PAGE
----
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Shutting the stable door: Robin Richardson on the Trojan Horse

Last week Sara Khan wrote an excellent piece in the Telegraph, outlining her concerns about both the Trojan Horse affair itself and the weak and evasive responses it elicited from some groups and individuals, including the MCB.

Robin Richardson, formerly of the Runnymede Trust, has now added his own contribution to Trojan Horse apologetics.  If this was the first you had heard of the scandal, it would leave you none the wiser about just what has been going on in some Birmingham schools.   It begins with an assertion that the various recent damning reports are unsound, and then suggests that media coverage might have swayed the views of those giving evidence. This would be a weak argument even if the point about the media was a fair one. But in fact some media coverage was decidedly biased against the allegations – the Guardian is the obvious example.

Richardson refers to the ‘flagrant inaccuracies and distortions and the virulent racist and anti-Muslim stereotypes, in much of this summer’s press coverage’.  Any anti-Muslim bigotry in the media is worth addressing, although I think Richardson perhaps exaggerates the issue. But it shouldn’t allow us to be distracted from the real problems in Birmingham – characterizing legitimate concerns as racist accomplishes nothing except to feed bigotry.

Eventually Richardson begins to offer the basis for a possible critique of the Clarke report – for example ‘hearsay is presented as fact’ – but without any sustained analysis of the methodology/content of that very long document. He complains that some of those who contributed their evidence may be ‘malicious, prejudiced or downright wrong’, but doesn’t seem to be free from bias himself:

On the rare occasions that hard evidence is supplied – for example, there are quotations from social media conversations amongst a small group of teachers, and quotations from a fine publication by the Muslim Council of Britain (MCB) – it is open to a range of different interpretations, and therefore does not persuasively support Clarke’s conclusions.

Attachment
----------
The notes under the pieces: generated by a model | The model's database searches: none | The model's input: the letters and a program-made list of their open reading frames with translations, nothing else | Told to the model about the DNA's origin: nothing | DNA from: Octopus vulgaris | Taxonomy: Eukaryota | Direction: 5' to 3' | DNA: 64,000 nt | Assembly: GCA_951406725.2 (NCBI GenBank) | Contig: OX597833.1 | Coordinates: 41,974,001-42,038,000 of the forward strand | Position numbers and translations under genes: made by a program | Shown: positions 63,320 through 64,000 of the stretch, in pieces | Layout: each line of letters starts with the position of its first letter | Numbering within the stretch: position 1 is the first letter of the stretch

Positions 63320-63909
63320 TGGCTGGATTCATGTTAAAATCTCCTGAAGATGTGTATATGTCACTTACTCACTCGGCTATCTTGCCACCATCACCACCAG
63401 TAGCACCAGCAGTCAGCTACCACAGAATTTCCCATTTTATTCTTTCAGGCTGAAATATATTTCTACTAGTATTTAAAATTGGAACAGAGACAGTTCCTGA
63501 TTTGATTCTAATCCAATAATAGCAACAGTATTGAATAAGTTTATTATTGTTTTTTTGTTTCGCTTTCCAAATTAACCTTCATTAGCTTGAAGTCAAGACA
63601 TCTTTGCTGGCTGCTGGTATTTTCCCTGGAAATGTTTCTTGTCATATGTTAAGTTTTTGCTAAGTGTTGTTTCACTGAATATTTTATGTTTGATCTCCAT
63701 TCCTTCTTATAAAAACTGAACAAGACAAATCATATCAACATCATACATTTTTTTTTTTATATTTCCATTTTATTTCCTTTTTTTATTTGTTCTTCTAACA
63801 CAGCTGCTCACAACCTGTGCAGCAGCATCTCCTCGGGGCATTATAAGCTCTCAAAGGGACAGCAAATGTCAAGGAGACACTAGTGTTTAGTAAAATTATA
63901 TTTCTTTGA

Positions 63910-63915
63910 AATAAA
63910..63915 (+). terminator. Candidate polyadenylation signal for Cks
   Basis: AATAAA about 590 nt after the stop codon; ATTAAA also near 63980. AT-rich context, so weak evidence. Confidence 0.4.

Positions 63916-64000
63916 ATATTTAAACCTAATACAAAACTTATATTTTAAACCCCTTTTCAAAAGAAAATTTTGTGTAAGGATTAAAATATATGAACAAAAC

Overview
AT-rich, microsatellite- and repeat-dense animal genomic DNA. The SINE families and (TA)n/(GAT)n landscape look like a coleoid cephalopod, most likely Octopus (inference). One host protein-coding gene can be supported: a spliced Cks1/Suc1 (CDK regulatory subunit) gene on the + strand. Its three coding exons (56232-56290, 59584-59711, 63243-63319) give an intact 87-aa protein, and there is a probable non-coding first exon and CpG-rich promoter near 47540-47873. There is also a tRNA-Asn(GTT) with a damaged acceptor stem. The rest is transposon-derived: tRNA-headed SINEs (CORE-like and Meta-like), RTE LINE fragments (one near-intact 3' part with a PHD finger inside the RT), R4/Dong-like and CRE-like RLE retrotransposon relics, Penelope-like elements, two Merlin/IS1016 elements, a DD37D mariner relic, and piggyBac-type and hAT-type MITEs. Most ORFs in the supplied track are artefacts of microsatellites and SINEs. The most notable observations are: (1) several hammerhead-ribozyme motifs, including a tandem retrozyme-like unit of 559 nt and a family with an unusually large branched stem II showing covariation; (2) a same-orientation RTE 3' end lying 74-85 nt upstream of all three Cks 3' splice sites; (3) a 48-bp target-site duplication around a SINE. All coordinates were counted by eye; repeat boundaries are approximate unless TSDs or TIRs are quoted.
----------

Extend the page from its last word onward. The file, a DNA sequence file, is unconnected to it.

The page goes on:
Here’s just one reminder of the kind of comment which was made on the What’sApp discussion group.  This is Nansen Primary Deputy Head Razwan Faraz on equal marriage:

These animals are going out full force. As teachers we must be aware and counter their satanic ways of influencing young people. (p. 62)

Exactly what ‘range of different interpretations’ does Richardson find in those words?

And that MCB document was most certainly not a ‘fine publication’ – Clarke’s assessment, quoted by Richardson, is much closer the mark:

“[Clarke] implies also that the document is strident and demanding, when in fact it is reasonable, moderate, positive and helpful.”

Richardson goes on to grumble about Gove’s implied comparison between Islam and a swamp.  That’s actually a reasonable point, but it’s about the only one he makes. It’s a pity that, when there have been some excellent responses to the Trojan Horse findings from Muslims – from Shaista Gohir and Usama Hasan, for example, as well as Sara Khan – Richardson, in trying to counter Islamophobia, seems guilty himself, according to the Runnymede definition.  In assuming all opposition to the Trojan Horse events is anti-Muslim, and blanking out concerned Muslim voices, he projects a ‘closed’ view of the religion, seeing:

Islam seen as a single monolithic bloc, static and unresponsive to new realities.

This seems particularly ironic as he was Director of the Runnymede Trust between 1991 and 1996, one year before it published its paper on Islamophobia.

Hat Tip: Joshua